The chip shortage continues to hit the auto industry. General Motors, the parent company of brands such as Chevrolet, GMC, Cadillac, announced that it will temporarily stop production of eight of its North American factories due to the increasing problem of obtaining essential components.
Its line of trucks, utility vehicles and sports cars will mainly be affected by the chip shortage, according to .. In the United States, the production of four plants will be stopped. These are those located in Fort Wayne, Indiana; Wentzville, Missouri; Spring Hill, Tennessee; and the historic Lansing, Michigan production line.
In Mexico, the Silao and San Luis Potosí plants will also temporarily stop production. This will be replicated at CAMI in Canada. In this way, General Motors joins other manufacturers that have not been able to maintain their usual rate of production due to the shortage of chips.
“During downtime, we will repair and ship unfinished vehicles from many affected plants, including Fort Wayne and Silao, to dealerships to help meet strong customer demand for our products, “said a spokesperson as reported by The Verge.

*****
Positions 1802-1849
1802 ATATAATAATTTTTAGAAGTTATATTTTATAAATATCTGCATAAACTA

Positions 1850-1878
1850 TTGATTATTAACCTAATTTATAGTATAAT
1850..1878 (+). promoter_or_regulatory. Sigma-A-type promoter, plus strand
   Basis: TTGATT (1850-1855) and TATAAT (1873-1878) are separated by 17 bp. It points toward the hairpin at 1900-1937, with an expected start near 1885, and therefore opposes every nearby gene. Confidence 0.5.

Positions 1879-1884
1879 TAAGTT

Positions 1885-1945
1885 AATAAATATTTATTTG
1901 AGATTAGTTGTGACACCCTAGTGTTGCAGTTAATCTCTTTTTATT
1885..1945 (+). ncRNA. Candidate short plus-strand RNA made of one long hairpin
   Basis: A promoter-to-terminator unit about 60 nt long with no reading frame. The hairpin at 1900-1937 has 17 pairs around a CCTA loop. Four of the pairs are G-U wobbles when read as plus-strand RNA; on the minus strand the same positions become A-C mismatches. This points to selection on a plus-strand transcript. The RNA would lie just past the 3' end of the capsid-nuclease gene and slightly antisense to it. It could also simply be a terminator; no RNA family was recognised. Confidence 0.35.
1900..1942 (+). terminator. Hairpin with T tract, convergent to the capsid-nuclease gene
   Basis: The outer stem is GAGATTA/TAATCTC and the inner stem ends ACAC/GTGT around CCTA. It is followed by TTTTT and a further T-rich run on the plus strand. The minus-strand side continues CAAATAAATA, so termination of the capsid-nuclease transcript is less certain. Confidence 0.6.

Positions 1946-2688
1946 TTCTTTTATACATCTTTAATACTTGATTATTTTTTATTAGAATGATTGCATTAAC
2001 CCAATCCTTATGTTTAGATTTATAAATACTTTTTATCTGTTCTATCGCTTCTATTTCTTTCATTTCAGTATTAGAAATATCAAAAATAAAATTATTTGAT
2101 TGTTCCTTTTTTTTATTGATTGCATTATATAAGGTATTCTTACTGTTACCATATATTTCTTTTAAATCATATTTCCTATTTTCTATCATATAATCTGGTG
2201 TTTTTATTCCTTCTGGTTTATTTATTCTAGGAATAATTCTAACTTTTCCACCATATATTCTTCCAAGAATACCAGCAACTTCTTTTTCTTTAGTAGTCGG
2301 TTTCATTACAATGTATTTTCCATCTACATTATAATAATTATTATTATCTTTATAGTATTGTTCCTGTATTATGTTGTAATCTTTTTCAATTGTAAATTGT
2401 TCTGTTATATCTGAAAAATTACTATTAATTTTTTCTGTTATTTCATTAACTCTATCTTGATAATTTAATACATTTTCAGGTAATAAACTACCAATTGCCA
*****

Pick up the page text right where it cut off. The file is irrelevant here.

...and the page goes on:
General Motors wants to tackle chip shortage
Photo by Lenny Kuhne on Unsplash
The executive added that although the chip shortage situation remains complex, it is still fluid and they continue to trust their teams’ ability to find solutions that minimize the impact. In this sense, they will be oriented mainly to face the models of greatest demand.
This second temporary shutdown since the chip shortage began – production was paused for two weeks at some of its factories in mid-April – will affect the Chevy Silverado, Cheyenne, Traverse, Equinox and Express models; GMC Acadia, Sierra, Savana, Terrain and Canyon; Buick Enclave; and Cadillac XT5 and XT6.
Toyota announced last month that it would cut 40% of its global vehicle production in September. The world’s largest automaker said that of the 900,000 units it had planned to make, they will reduce the number to 540,000. Volkswagen, for its part, is also analyzing a new production cut due to the shortage of chips.
Against this complex backdrop, TSMC, the world’s largest semiconductor maker, announced in mid-July that it intends to build new foundry factories in the United States and Japan to cope with chip shortages. This to increase the delivery of microcontrol units used in cars.